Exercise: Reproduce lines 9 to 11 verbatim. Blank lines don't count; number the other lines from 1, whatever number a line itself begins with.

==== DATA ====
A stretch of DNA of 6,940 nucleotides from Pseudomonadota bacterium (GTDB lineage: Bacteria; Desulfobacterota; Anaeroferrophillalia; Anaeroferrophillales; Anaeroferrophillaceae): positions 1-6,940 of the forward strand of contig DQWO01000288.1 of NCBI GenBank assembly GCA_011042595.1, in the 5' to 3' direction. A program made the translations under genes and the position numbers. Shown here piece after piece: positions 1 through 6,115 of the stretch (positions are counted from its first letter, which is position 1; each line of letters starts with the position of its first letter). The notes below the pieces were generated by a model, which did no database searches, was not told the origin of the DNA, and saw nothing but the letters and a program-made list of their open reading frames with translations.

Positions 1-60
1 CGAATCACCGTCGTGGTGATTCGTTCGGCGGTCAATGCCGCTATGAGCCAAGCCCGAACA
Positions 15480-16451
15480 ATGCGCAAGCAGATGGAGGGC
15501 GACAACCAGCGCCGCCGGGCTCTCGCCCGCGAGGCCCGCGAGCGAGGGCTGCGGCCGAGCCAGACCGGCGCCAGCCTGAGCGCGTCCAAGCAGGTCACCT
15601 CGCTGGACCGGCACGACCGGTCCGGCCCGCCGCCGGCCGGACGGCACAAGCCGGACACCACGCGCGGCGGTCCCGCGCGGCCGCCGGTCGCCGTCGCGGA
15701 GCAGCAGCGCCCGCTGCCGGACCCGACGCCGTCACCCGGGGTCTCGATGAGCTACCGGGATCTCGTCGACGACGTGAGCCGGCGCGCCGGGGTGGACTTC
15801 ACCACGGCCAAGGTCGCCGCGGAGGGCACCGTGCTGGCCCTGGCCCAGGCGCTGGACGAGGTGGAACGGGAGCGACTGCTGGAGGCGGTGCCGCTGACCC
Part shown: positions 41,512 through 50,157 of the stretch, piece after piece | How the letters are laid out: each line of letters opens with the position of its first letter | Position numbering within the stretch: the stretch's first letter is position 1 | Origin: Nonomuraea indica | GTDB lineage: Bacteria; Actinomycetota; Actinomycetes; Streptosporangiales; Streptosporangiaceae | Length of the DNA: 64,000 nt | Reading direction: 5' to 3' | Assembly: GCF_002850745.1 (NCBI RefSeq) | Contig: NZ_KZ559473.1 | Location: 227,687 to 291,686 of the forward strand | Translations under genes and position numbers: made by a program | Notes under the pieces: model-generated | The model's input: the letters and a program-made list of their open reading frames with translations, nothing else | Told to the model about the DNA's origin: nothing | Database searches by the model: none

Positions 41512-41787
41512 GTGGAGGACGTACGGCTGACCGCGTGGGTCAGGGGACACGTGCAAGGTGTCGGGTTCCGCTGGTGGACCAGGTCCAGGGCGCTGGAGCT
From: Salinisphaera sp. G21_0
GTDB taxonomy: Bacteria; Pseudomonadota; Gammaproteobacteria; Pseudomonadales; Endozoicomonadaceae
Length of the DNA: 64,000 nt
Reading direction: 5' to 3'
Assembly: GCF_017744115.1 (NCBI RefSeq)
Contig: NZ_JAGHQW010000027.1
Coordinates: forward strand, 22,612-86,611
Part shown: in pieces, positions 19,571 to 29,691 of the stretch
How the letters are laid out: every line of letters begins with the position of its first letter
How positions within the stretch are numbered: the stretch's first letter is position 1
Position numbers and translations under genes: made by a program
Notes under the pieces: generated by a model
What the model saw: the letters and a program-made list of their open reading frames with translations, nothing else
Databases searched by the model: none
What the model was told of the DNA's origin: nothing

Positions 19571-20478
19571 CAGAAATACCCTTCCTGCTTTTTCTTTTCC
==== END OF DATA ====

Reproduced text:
15801 ACCACGGCCAAGGTCGCCGCGGAGGGCACCGTGCTGGCCCTGGCCCAGGCGCTGGACGAGGTGGAACGGGAGCGACTGCTGGAGGCGGTGCCGCTGACCC
Part shown: positions 41,512 through 50,157 of the stretch, piece after piece | How the letters are laid out: each line of letters opens with the position of its first letter | Position numbering within the stretch: the stretch's first letter is position 1 | Origin: Nonomuraea indica | GTDB lineage: Bacteria; Actinomycetota; Actinomycetes; Streptosporangiales; Streptosporangiaceae | Length of the DNA: 64,000 nt | Reading direction: 5' to 3' | Assembly: GCF_002850745.1 (NCBI RefSeq) | Contig: NZ_KZ559473.1 | Location: 227,687 to 291,686 of the forward strand | Translations under genes and position numbers: made by a program | Notes under the pieces: model-generated | The model's input: the letters and a program-made list of their open reading frames with translations, nothing else | Told to the model about the DNA's origin: nothing | Database searches by the model: none

Positions 41512-41787